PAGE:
He just got back from covering the World Cup for FOX and is promoting everything from WynnBET to Mojo. And now he'll be back in Cincy pushing the Bengals: "Get the run game going and the floodgates will open."

The Ocho says his own favorite celebration was the 2005 marriage proposal to a Ben-Gal cheerleader ("It was unscripted. Her reaction was authentic"), but he thinks Mixon's Coin Flip is close.

"They're different," Johnson says. "He gets a high grade for creativity and executing."

And, yes, he is paying for any and every fine stemming from the celebration.

"For anyone who is implicated," Johnson said.

PLAYOFF RUN: Yes, postseason football is just flat out different. Start with the speed and then go to the intensity. Offensive coordinator Brian Callahan saw it up close when he was in high school and his father was coaching for the Raiders. Nose tackle DJ Reader has played in nine postseason games for two different teams.

Reader: "Every stand is full, every game you're going to in the playoffs the stands are going to be rocking, it's going to be packed. Every regular-season game isn't like that. It's a one-game season. You've got to leave it all out there. Everything you've got for 60 minutes or however long it takes for all these games and I think everybody has that same mindset. You don't see anybody folding in the playoffs. It's not going to happen. Everybody is pulling out all the stops doing what they have to do to win."

Callahan: "I just remember as a 15-year-old kid watching the kickoff team run down on the opening kickoff of the playoffs, and I was like, 'Oh, wow. That's way different.' There's just another level. Because it's win or go home and the stakes are that much higher. There's another level that football hits when you get to the playoffs.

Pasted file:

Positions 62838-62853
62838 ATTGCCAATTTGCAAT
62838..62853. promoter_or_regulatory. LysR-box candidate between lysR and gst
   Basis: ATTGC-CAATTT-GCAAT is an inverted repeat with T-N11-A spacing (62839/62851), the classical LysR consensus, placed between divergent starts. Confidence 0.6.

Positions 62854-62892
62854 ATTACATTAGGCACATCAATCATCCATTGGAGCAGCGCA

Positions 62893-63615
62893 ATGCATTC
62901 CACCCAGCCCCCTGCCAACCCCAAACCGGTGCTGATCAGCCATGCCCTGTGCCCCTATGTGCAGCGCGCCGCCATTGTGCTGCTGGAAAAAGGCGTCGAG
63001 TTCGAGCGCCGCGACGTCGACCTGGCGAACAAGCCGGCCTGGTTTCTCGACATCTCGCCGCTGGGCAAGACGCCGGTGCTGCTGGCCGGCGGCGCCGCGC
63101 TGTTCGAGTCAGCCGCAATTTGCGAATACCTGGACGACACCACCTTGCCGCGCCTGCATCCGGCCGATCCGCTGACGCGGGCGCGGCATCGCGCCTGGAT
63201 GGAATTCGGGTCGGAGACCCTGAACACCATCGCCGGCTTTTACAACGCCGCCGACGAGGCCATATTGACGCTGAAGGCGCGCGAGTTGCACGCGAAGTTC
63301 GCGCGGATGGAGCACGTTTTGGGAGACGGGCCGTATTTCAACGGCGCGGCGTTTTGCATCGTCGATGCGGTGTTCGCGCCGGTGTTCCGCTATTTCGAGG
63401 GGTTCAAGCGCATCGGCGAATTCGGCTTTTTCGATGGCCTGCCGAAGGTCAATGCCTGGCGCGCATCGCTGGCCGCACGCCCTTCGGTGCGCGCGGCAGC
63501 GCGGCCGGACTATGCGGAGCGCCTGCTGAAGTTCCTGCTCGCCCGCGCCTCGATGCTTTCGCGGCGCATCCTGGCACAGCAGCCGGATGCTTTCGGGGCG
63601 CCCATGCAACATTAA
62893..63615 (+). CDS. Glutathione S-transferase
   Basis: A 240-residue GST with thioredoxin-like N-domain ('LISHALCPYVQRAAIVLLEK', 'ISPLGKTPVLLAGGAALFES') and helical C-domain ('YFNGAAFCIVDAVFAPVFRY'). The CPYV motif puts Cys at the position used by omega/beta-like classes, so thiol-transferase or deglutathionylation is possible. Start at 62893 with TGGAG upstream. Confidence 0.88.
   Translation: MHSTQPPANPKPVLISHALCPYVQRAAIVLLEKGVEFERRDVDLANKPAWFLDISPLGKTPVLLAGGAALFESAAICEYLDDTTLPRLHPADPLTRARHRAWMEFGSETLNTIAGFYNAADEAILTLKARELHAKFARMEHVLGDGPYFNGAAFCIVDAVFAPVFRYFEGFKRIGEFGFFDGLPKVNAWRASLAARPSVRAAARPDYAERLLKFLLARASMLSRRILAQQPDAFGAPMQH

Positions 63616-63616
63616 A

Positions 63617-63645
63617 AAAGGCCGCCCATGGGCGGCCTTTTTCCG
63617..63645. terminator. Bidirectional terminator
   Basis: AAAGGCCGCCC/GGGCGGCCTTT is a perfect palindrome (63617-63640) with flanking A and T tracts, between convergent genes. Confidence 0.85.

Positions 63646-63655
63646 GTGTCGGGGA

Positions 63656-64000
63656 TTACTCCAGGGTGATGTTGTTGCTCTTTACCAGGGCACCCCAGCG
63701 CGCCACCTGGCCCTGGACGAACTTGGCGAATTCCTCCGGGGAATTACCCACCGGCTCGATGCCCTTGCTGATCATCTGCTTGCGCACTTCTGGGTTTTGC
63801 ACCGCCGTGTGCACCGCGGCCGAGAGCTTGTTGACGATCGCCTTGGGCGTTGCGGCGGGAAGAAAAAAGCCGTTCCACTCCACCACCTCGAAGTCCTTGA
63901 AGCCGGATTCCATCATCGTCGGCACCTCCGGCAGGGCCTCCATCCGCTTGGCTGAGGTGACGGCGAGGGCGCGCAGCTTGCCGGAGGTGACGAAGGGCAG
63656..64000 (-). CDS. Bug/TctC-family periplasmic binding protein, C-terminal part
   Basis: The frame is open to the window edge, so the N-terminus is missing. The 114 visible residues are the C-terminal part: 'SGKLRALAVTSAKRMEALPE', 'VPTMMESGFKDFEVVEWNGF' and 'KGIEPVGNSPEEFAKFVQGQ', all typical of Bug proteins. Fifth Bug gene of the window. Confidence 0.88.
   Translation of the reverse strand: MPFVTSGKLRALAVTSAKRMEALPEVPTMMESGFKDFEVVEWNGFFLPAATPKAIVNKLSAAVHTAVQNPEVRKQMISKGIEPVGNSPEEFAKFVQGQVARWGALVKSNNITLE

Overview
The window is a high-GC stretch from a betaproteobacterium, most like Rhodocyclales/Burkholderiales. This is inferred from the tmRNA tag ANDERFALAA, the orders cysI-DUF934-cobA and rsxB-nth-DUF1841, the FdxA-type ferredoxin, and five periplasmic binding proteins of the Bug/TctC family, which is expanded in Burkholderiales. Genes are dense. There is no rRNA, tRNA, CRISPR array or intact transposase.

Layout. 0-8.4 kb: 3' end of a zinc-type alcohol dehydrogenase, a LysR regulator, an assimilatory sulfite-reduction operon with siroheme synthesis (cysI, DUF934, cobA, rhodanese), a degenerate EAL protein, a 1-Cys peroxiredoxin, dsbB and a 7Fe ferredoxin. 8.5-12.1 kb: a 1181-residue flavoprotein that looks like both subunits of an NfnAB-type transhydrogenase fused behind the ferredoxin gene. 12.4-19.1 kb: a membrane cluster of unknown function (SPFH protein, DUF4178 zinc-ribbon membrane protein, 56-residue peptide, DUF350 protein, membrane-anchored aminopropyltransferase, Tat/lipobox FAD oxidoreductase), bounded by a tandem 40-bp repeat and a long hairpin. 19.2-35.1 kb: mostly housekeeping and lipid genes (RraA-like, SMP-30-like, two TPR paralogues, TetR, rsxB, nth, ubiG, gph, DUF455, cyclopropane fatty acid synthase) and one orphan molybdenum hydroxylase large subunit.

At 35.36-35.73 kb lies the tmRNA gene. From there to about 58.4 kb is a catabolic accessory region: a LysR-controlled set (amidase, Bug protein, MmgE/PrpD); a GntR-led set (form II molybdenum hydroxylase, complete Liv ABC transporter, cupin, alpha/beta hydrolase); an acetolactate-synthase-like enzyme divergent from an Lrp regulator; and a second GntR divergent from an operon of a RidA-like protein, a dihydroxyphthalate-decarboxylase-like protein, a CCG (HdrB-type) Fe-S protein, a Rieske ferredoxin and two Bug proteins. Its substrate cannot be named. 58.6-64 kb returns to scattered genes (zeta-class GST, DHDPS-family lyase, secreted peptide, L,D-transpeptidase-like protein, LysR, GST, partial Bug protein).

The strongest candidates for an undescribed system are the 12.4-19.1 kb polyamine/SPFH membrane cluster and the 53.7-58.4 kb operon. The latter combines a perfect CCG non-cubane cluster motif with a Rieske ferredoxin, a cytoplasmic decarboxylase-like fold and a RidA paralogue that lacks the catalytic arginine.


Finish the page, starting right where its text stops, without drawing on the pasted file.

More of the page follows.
"Guys play faster and they play harder than they normally play. It's just because of the situation. It's win or go home. There's another level of football that gets amped up when you get to the playoffs. It's the best. There's nothing like it. I think there is a different level of physicality."

BACK-TO-BACK: Callahan says the Bengals held out some things last Sunday knowing that they were going to play the Ravens this Sunday. Not a major deal, but enough.

"We probably would call things maybe a little bit differently if we were really trying to go ice the game," Callahan said. "It's just the nature of having to play the same team twice in a seven-day span. I don't want to take away from their defense, either. They do a good job. Those linebackers are good players. Everybody on their defense played except (cornerback) Marcus Peters."

ADENIJI AGAIN: Although the Bengals are going into the playoffs with a new right side of the offensive line, both players have been here before and have started winning postseason games. Last Sunday was right tackle Hakeem Adeniji's first start at right tackle since 2020, but he started all four playoff games at right guard last season.

Right guard Max Scharping played 14 of his 30 snaps this season when Alex Cappa went down with an ankle injury Sunday, but he started two games for the 2019 Texans as a rookie in the playoffs. The Bengals thought Adeniji came out of his first game against the Ravens fine. Pro Football Focus had him allowing just two hurries on 46 passes.

"It's a tough front, they're big, they're strong, I thought he played well," Callahan said. "He gave up a push or two on one or two plays, but he played physical, he played hard. Came away from the game feeling pretty good about his performance."